Class and Prestige

Class and Prestige

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Omega Ambassador George Clooney is the thinking man’s style icon who balances art house acting with money-spinning blockbusters By Henrik Kerrn-Jespersen

Everything seems to be humming along nicely for George Clooney, the perfect balance of elegance with a groomed silver mane, open-neck shirt and custom-made suit. Currently he is posing barefoot in his moccasins, discreetly sporting an Omega Seamaster while deftly balancing his afternoon aperitif.

“To me Omega has always been the symbol of class and prestige, so I consider it as an honour to be part of the Omega family, and it’s as if I always have been. My uncle gave me an Omega in 1969; it was my first watch. That was the year that the Apollo 11 crew took Omega with them when they walked on the Moon. I couldn’t have been prouder,” says Clooney, who recently became an international Omega Ambassador worldwide with the exception of the United States and Canada.

Indeed, Clooney is in the same class as Omega, a symbol of class and prestige. Not surprisingly, when a Hollywood director decides to do a remake of North By Northwest, Alfred Hitchcock’s 1959 classic thriller with a cliff-hanger ending on Mount Rushmore, who of Hollywood’s suave A-listers would be best suited as Hitchcock’s gentleman hero so impeccably played by Gary Grant in North By Northwest and later equally gallantly portrayed by James Stewart in Vertigo?

How would it have been to be the kind of character who would never leave his cufflinks lying around on the bedside table even with evildoers in hot pursuit? Actors like Grant and Stewart possessed the kind of cultured stoicism that was unique to their generation. With their charm and commanding presence they not only swept Hollywood heroines off their feet, they captivated audiences worldwide as well.

Of course, an actor like Naomi Watts seems an obvious choice for the female lead role, not least due to her appearance in the upcoming remake of Hitchcock’s The Birds, scheduled for release in July 2009. Only one actor can ostensibly match the iconic stature and well groomed looks of the likes of Grant and Stewart. That man is George Timothy Clooney.

Born in Lexington, Kentucky, in 1961, at 46 George Clooney is a more sought-after silver screen actor than ever. This season’s movie releases alone include Ocean’s Thirteen, in which he plays rat-pack kingpin Danny Ocean, and the law flick Michael Gilroy, in which he stars as the eponymous corporate in-house fixer.

Balancing blockbusters with independent art house movies, Clooney enjoys equal red carpet attention in Cannes and LA, although his preferred getaway is his Lake Como villa in Italy. Clooney’s striking good looks and integrity are undoubtedly are the generous gifts of his childhood. His mother Nina Warren Clooney enjoyed success as a pageant beauty queen and his father Nick Clooney was a news anchor and reporter.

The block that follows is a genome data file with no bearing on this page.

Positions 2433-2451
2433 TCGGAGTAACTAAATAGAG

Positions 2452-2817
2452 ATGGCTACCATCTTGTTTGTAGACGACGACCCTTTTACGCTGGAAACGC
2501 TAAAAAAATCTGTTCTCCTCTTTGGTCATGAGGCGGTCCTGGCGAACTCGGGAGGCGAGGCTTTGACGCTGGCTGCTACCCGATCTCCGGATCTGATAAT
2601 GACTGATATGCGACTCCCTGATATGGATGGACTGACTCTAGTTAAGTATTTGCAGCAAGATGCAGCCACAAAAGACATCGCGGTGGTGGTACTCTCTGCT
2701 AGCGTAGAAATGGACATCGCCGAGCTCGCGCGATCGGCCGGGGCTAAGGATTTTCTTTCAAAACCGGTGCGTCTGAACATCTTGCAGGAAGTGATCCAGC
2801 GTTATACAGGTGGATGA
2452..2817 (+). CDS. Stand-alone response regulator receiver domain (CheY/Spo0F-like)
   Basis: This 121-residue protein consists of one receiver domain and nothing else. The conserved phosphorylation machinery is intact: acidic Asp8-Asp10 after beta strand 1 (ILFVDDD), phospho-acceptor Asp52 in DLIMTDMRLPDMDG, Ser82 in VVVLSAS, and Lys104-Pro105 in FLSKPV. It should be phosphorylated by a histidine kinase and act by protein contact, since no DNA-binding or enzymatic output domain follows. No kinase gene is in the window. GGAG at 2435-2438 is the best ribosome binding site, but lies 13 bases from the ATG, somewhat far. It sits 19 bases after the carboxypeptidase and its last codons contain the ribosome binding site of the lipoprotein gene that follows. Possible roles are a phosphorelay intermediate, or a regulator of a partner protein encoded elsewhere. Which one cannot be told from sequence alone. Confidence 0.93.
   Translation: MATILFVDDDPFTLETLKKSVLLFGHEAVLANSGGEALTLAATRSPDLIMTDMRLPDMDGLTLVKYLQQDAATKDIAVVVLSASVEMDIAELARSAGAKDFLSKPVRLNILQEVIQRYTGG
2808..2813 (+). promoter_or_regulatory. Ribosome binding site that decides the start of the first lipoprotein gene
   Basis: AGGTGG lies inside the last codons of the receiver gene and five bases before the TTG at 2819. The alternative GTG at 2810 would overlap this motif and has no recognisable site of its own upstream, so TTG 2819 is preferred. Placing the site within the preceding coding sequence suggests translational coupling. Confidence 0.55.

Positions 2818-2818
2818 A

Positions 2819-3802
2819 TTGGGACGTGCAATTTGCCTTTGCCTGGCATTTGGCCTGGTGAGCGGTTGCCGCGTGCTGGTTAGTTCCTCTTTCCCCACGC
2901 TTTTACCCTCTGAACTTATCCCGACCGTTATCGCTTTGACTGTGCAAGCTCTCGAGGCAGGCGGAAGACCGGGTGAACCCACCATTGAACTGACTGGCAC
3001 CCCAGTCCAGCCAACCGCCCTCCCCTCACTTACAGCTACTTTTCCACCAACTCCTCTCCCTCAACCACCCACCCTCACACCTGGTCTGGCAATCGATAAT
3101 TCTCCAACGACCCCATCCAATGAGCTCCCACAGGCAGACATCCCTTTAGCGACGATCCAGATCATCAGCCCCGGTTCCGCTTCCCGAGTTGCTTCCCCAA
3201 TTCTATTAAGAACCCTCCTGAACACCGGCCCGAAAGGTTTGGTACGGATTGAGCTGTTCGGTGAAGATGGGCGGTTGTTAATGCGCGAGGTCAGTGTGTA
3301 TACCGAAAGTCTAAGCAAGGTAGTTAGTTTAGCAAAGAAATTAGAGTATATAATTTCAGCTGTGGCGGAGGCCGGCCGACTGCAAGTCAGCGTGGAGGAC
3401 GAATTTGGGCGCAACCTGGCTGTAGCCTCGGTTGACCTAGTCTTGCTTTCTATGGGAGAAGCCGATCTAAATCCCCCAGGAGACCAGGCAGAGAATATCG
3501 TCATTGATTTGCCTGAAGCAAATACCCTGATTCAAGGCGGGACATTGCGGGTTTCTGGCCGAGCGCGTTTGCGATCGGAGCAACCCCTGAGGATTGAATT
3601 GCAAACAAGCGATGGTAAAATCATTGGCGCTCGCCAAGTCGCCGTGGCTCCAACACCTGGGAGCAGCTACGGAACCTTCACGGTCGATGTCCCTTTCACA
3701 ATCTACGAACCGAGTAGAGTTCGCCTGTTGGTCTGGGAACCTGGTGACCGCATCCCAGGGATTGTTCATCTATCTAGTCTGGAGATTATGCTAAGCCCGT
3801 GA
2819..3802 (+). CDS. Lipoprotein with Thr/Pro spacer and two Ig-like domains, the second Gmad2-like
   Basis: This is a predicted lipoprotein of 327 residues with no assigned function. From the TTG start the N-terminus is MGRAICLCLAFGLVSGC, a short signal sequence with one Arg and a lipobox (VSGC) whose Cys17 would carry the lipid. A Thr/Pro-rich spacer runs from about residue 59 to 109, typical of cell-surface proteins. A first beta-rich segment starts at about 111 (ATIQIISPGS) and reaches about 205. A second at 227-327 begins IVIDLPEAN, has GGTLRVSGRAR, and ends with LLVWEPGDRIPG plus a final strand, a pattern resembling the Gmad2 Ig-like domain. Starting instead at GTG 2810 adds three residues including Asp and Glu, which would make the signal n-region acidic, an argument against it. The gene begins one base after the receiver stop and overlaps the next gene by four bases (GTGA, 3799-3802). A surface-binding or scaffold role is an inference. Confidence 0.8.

As today’s mature Hollywood heartthrob, George Clooney makes the likes of Hollywood honchos Brad Pitt, Ben Affleck, Tom Cruise and Matt Damon seem like little more than pre-teen beach bums. Apart from his acting career, George is also an outspoken activist on environmental and other world issues, not least Darfur.

George Clooney’s breakthrough was as paediatrician Doug Ross in the first five seasons of the CBS television hospital drama ER, 1994-99. Surgically avoiding the mainstream tag – with Hollywood blockbusters Batman and Robin in 1997 and Spy Kids in 2001 as supersonic exceptions – the true mark of Clooney’s silver screen success are his movies-with-a-mission that he co-produces with Hollywood’s new vogue of politically inspired directors such as the Coen brothers and Steven Soderbergh. The Oscar nominated Good Night, and Good Luck (2005), which he directed himself, and his stellar performance in Stephen Gagham’s geopolitical thriller Syriana for which he received an Academy Award, are other highlights of an illustrious career.

 

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A few years ago Clooney reputedly bet co-stars Nicole Kidman and Michelle Pfeiffer 10,000 dollars that he would still be single and childfree when he hit 40. When the big day came they lost and both stars duly paid up. George sent the money back and bet them double-or-nothing that he wouldn’t be married or have kids by the time he turns 50, either.

A four-year marriage with actress Talia Balsam, which ended in divorce in 1993, may be part of the reason for his unfettered marital status. Hailed as one of Hollywood’s 10 most desirable and attractive bachelors, his nuptial availability only adds lustre to his movie star mystique.

Nonetheless, Clooney has enjoyed romantic liaisons with actress Lisa Snowdon and more recently with actress Renee Zeilweger, who is set to co-star with Clooney in the upcoming romantic football drama Leatherheads. Clooney co-wrote the screenplay with Steven Soderbergh, and this kind of brilliant cinematic multi-tasking is ultimately what proves Clooney’s renaissance talent, masterly exhibited with Good Night, and Good Luck.

Courtesy: OMEGA LIFETIME
The Travel Issue No. 1, 2007